Teacher Toilets
Other School Bus
Other

5. Name of person(s) who reported the bullying concern



6. Type of Bullying Behaviour (tick relevant box(es)) *
Physical Aggression Cyber-bullying
Damage to Property Intimidation
Isolation/Exclusion Malicious Gossip
Name Calling Other (specify)

7. Where behaviour is regarded as identity-based bullying, indicate the relevant category:

Homophobic Disability/SEN related Racist Membership of Traveller community Other (specify)



8. Brief Description of bullying behaviour and its impact



9. Details of actions taken




Signed ______________________________ (Relevant Teacher) Date ___________________________

Date submitted to Principal/Deputy Principal ___________________

Appendix 4 Checklist for annual review of the anti-bullying policy and its implementation
The Board of Management (the Board) must undertake an annual review of the school's anti-bullying policy and its implementation. The following checklist must be used for this purpose. The checklist is an aid to conducting this review and is not intended as an exhaustive list. In order to complete the checklist, an examination and review involving both quantitative and qualitative analysis, as appropriate across the various elements of the implementation of the school's anti-bullying policy will be required.

  • Has the Board formally adopted an anti-bullying policy that fully complies with the requirements of the Anti-Bullying Procedures for Primary and Post-Primary Schools? Yes /No
  • Has the Board published the policy on the school website and provided a copy to the parents' association? Yes /No
  • Has the Board ensured that the policy has been made available to school staff (including new staff)? Yes /No
  • Is the Board satisfied that school staff are sufficiently familiar with the policy and procedures to enable them to effectively and consistently apply the policy and procedures in their day to day work? Yes /No
  • Has the Board ensured that the policy has been adequately communicated to all pupils? Yes /No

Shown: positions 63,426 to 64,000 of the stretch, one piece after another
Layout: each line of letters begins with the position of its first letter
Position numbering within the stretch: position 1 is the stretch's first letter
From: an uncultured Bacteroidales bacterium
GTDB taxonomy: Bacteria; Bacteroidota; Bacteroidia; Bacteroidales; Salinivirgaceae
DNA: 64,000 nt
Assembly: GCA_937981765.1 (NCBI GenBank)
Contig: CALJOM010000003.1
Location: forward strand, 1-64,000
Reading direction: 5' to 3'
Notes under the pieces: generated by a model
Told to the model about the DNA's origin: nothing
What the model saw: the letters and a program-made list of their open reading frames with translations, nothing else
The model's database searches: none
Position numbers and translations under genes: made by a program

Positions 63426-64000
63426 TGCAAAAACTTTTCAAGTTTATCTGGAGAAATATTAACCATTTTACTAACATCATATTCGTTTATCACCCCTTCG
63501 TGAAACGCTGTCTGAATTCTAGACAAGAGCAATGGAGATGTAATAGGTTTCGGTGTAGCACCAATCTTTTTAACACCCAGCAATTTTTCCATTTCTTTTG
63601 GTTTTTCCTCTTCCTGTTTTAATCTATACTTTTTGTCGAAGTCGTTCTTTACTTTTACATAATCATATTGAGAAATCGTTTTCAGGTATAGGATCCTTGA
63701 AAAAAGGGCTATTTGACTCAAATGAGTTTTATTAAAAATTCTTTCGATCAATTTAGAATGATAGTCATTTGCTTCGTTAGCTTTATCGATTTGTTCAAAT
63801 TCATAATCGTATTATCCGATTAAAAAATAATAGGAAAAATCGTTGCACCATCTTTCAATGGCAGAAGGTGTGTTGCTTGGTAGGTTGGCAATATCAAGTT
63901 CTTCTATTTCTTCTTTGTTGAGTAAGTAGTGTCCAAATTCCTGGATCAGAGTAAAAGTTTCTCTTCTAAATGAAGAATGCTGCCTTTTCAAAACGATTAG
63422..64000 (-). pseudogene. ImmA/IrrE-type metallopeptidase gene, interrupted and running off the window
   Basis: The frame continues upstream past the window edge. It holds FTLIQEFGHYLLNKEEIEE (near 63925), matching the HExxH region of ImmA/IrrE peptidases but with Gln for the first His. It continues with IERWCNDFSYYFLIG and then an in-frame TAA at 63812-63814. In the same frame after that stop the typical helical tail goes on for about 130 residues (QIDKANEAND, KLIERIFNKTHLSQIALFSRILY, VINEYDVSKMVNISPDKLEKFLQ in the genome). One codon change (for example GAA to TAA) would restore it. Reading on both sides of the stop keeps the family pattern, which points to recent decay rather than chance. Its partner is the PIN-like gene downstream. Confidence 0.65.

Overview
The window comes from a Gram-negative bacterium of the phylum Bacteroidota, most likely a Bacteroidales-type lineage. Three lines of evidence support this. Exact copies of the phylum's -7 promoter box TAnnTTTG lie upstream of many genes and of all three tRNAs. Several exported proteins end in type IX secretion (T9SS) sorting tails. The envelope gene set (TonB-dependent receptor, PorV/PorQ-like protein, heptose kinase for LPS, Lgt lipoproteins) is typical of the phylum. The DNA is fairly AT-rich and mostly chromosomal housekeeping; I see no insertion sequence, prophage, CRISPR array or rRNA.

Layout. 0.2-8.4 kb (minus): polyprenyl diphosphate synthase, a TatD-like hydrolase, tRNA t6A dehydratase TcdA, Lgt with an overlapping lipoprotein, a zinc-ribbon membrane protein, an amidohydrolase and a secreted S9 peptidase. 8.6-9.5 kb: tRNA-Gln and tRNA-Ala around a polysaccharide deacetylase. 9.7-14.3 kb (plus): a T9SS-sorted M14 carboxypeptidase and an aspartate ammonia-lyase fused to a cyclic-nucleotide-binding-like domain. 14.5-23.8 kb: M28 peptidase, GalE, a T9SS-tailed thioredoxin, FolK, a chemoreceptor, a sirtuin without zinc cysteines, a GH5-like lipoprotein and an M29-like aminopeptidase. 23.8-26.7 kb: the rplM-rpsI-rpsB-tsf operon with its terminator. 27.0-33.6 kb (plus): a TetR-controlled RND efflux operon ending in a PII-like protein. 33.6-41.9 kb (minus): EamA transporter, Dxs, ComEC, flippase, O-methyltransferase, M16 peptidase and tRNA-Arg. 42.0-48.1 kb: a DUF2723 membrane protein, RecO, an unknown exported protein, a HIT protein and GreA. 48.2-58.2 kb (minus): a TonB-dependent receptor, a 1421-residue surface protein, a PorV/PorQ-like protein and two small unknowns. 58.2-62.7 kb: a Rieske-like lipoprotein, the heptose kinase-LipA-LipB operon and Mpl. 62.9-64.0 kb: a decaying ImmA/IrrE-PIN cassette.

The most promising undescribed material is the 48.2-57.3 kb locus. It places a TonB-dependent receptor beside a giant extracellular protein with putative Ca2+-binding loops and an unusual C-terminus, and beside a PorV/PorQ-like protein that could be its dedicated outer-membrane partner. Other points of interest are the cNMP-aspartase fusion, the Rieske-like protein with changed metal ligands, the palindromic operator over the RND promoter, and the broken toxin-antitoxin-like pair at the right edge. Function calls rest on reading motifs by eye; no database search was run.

• Has the policy documented the prevention and education strategies that the school applies? Yes /No
  • Have all of the prevention and education strategies been implemented? Yes /No
  • Has the effectiveness of the prevention and education strategies that have been implemented been examined? Yes /No
  • Is the Board satisfied that all teachers are recording and dealing with incidents in accordance with the policy? Yes /No
  • Has the Board received and minuted the periodic summary reports of the Principal? Yes /No
  • Has the Board discussed how well the school is handling all reports of bullying including those addressed at an early stage and not therefore included in the Principal's periodic report to the Board? Yes /No
  • Has the Board received any complaints from parents regarding the school's handling of bullying incidents? Yes /No
  • Have any parents withdrawn their child from the school citing dissatisfaction with the school's handling of a bullying situation? Yes /No
  • Have any Ombudsman for Children investigations into the school are handling of a bullying case been initiated or completed? Yes /No
  • Has the data available from cases reported to the Principal (by the bullying recording template) been analysed to identify any issues, trends or patterns in bullying behaviour? Yes /No
  • Has the Board identified any aspects of the school's policy and/or its implementation that require further improvement? Yes /No
  • Has the Board put in place an action plan to address any areas for improvement? Yes /No


Signed _____________________________________ Date _________________
Chairperson, Board of Management

Signed _____________________________________ Date _________________
Principal.